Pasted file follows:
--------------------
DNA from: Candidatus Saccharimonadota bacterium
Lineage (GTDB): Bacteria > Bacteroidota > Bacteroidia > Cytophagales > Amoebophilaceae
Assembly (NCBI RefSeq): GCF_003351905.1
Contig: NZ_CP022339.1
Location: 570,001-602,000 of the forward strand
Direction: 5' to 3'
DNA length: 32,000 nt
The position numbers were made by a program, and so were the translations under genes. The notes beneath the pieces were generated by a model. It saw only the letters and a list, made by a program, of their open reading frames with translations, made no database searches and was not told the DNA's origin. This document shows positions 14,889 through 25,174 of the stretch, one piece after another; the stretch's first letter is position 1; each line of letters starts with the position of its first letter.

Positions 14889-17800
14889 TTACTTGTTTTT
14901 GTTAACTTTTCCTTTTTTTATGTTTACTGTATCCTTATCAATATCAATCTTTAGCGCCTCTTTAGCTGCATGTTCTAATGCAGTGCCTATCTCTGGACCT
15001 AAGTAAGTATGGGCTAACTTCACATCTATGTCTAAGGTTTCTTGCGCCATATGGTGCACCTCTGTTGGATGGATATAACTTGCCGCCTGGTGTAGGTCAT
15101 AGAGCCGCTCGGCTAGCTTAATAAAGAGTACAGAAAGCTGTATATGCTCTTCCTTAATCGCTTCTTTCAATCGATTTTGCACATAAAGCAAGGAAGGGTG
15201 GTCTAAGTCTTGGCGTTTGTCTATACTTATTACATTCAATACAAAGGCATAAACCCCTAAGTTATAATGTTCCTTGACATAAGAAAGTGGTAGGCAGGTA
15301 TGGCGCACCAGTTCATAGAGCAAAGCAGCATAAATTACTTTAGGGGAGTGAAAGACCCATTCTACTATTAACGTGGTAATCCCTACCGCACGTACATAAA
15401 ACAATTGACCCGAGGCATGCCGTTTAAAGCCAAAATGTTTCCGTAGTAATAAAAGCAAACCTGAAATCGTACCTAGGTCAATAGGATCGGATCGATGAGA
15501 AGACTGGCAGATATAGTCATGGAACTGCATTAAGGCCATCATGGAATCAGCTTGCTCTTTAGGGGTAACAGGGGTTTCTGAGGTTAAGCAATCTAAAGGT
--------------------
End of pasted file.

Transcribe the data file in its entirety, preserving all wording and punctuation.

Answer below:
DNA from: Candidatus Saccharimonadota bacterium
Lineage (GTDB): Bacteria > Bacteroidota > Bacteroidia > Cytophagales > Amoebophilaceae
Assembly (NCBI RefSeq): GCF_003351905.1
Contig: NZ_CP022339.1
Location: 570,001-602,000 of the forward strand
Direction: 5' to 3'
DNA length: 32,000 nt
The position numbers were made by a program, and so were the translations under genes. The notes beneath the pieces were generated by a model. It saw only the letters and a list, made by a program, of their open reading frames with translations, made no database searches and was not told the DNA's origin. This document shows positions 14,889 through 25,174 of the stretch, one piece after another; the stretch's first letter is position 1; each line of letters starts with the position of its first letter.

Positions 14889-17800
14889 TTACTTGTTTTT
14901 GTTAACTTTTCCTTTTTTTATGTTTACTGTATCCTTATCAATATCAATCTTTAGCGCCTCTTTAGCTGCATGTTCTAATGCAGTGCCTATCTCTGGACCT
15001 AAGTAAGTATGGGCTAACTTCACATCTATGTCTAAGGTTTCTTGCGCCATATGGTGCACCTCTGTTGGATGGATATAACTTGCCGCCTGGTGTAGGTCAT
15101 AGAGCCGCTCGGCTAGCTTAATAAAGAGTACAGAAAGCTGTATATGCTCTTCCTTAATCGCTTCTTTCAATCGATTTTGCACATAAAGCAAGGAAGGGTG
15201 GTCTAAGTCTTGGCGTTTGTCTATACTTATTACATTCAATACAAAGGCATAAACCCCTAAGTTATAATGTTCCTTGACATAAGAAAGTGGTAGGCAGGTA
15301 TGGCGCACCAGTTCATAGAGCAAAGCAGCATAAATTACTTTAGGGGAGTGAAAGACCCATTCTACTATTAACGTGGTAATCCCTACCGCACGTACATAAA
15401 ACAATTGACCCGAGGCATGCCGTTTAAAGCCAAAATGTTTCCGTAGTAATAAAAGCAAACCTGAAATCGTACCTAGGTCAATAGGATCGGATCGATGAGA
15501 AGACTGGCAGATATAGTCATGGAACTGCATTAAGGCCATCATGGAATCAGCTTGCTCTTTAGGGGTAACAGGGGTTTCTGAGGTTAAGCAATCTAAAGGT